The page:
I didn’t talk to my husband for two days when his peculiar answers to my naïve nautical questions reached my bewildered ears. Back then, as a mere fledgling to sailing, my raw researching met brutal honesty. Seeking a sailboat and home, to travel the planet, I tried to grasp the financials and what, exactly, was I letting myself in for.
“How much does it cost to buy and then maintain a boat?” Coming from the corporate world I was gearing up to write in-depth project and budget plans, but abruptly shook those thoughts from my organised head when Noel replied.
“It’ll take every penny we have.”
“Oh right, well, what’s so great about sailing?” Expecting to be assailed with vivid pictures of slicing, splendidly through clear, flat water, with handsome palm trees and white sandy beaches supplying a dreamlike backdrop, the image shattered as Noel’s ruthless reply tore through my reverie,
“Getting to port,” he said, “and the local bar”.
Seven years later and over 40,000 miles clocked, I can see the wisdom in his answers.
Enduring the Escapade
Long term cruising is an incredible adventure and hard work. Arriving in a new country or town, our thoughts steer to, how do we check in? Where do we get fuel and potable water? How much is it?
The men talk amps and engines the girls talk laundry and supermarkets. Noel, Mariah and I are on our last leg in the superb south Pacific Ocean. Aside from reflecting on our magnificent voyage so far, a few ludicrous “learning’s” deserve a mention.
First, let’s be positive. Our escapade divorces and insulates us from the world’s day-to-day problems. We are not ashamed to bury our heads in the sand and enjoy the “ignorance is bliss” scenario, while we can. News never changes; it is sad and depressing today and tomorrow.
Frequently we meet like-minded people, of all nationalities, where age is no friendship barrier. Hooking up with similar sized boats and sharing the ocean brings the comfort of companionship and the joy in sharing the dolphins that play on our bow during those perfect sailing days.
Mostly, for us, it is the freedom of living simply. We have no letterbox where small bits of paper with large numbers intrude into our sanctuary, sucking dry the bank account to allow landlubber luxuries. And yes, there is the odd G & T (Vodka for me please) while watching spectacular sunsets, doing an anchor pirouette, savouring the sedate, shifting views as we would fine wine.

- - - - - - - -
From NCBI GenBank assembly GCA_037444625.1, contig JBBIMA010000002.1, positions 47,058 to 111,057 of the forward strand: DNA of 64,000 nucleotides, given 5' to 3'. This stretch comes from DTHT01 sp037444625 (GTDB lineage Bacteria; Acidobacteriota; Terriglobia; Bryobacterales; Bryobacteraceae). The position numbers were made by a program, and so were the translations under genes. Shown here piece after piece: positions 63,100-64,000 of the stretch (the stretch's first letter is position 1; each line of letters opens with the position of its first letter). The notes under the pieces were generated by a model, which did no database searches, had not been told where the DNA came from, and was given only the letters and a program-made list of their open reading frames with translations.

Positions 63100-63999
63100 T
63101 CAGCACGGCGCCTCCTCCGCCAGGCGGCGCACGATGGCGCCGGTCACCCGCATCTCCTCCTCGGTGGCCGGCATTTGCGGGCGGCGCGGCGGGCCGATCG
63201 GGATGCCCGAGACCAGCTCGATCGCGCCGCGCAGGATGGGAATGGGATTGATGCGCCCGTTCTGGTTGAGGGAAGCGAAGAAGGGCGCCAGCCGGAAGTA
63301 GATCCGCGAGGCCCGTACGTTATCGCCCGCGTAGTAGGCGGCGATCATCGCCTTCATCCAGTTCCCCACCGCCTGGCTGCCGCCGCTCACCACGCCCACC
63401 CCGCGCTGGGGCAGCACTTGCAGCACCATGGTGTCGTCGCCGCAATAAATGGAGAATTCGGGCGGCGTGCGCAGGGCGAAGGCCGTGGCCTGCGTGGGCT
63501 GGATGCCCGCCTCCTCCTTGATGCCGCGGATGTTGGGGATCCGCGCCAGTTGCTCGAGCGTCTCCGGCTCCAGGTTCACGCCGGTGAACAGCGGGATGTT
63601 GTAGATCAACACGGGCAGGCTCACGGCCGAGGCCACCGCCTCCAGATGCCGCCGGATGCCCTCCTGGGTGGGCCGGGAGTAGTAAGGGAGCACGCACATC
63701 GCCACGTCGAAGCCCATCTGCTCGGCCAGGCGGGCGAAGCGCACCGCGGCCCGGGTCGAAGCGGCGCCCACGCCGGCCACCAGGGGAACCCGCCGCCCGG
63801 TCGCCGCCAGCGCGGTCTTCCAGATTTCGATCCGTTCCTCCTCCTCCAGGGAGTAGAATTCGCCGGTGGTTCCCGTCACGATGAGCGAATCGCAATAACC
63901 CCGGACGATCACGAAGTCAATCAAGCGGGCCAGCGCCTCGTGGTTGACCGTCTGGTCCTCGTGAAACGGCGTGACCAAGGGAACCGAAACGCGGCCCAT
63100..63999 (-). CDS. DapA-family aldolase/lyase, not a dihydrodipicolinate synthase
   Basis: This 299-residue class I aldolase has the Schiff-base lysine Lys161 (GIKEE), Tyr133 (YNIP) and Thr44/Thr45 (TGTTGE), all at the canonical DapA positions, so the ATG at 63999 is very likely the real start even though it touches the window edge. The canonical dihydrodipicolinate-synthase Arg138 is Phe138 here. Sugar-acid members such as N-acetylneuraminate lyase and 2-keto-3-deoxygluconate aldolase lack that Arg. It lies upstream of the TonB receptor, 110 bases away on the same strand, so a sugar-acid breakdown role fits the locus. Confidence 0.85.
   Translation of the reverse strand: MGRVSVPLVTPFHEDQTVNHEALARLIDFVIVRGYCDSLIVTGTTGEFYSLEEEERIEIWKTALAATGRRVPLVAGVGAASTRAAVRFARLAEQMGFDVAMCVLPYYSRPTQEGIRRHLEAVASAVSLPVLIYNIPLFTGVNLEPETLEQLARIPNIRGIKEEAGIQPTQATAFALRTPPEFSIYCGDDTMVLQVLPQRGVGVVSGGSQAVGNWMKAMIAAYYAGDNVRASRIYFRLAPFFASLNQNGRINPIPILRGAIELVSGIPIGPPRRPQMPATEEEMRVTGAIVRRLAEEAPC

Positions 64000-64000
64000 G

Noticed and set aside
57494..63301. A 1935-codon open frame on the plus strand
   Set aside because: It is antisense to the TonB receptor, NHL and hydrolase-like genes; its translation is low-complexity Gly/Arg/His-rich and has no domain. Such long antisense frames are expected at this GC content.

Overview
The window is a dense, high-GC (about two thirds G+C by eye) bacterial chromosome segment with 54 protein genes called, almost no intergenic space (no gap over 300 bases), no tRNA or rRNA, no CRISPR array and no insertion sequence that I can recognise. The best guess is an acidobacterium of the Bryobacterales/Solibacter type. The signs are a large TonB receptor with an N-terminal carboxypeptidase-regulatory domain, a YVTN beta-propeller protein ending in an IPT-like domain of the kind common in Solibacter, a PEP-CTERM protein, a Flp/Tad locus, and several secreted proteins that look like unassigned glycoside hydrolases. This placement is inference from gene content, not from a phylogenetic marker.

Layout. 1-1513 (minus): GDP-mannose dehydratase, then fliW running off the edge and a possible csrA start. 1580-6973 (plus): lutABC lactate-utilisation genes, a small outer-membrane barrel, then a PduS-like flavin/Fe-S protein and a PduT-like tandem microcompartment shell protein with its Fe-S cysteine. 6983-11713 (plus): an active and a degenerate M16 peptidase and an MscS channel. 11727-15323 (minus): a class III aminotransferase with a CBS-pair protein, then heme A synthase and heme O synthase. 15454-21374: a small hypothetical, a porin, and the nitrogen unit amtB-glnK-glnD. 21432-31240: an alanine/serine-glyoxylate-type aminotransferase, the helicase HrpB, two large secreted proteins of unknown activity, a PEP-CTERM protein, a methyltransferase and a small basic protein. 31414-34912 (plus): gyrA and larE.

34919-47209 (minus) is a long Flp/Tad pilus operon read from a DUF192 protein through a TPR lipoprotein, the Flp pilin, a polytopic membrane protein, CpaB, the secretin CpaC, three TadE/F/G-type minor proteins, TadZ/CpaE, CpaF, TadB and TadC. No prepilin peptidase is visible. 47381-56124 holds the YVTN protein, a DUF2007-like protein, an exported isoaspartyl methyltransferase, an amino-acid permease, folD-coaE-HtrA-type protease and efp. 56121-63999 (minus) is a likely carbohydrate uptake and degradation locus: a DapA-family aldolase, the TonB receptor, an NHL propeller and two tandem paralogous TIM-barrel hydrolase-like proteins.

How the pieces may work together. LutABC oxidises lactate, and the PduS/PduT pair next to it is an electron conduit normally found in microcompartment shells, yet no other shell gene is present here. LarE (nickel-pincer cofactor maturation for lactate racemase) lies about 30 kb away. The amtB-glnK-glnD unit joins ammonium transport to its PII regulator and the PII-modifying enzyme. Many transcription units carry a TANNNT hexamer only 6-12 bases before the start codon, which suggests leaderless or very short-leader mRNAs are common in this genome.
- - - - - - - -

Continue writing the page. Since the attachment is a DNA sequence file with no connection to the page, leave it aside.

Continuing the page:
Secrets of the initiated
Over the year’s advice, hints and tips have deluged our salt saturated minds until our armpits are all but overflowing. We thought we’d heard it all, but here are some unmentionables that we learned along the way:
(1) Constipation – the most fluid of us struggle on long trips. On watch, the comfy cockpit seat will become well acquainted with your behind, causing, what we refer to as – the cork effect.
(2) Seasickness – the toughest of us will become seasick. After corkscrewing for 48 hours solid, your tummy will give up all hope of hanging onto to anything. Most of us unwillingly feed the fish at some point. It is like puberty, you just have to get through it. Despite suicidal thoughts during the worst bouts of seasickness, once you have reached your haven and spent a few days in flat water, going back out into lumpy seas suddenly becomes a good idea again. On the plus side it is a great diet!
(3) Toilet tantrums – at some point most marine toilets will block. If you have not been allocated the repair task, leave the boat while it is being fixed. Build up of pressure while trying to pump it clear will create the most spectacular explosion. Becoming AWOL at this time will help avoid a good dose of (5).
(4) Landlubbers – your farewell from home will be tearful, exciting and filled with unfulfilled promises from friends and family, who assure you that they will keep you up to date on home happenings. After two years you will be grateful for an email once every six months from your bestest buddies, all of which think you spend your entire life sitting on the aft deck sipping G & T.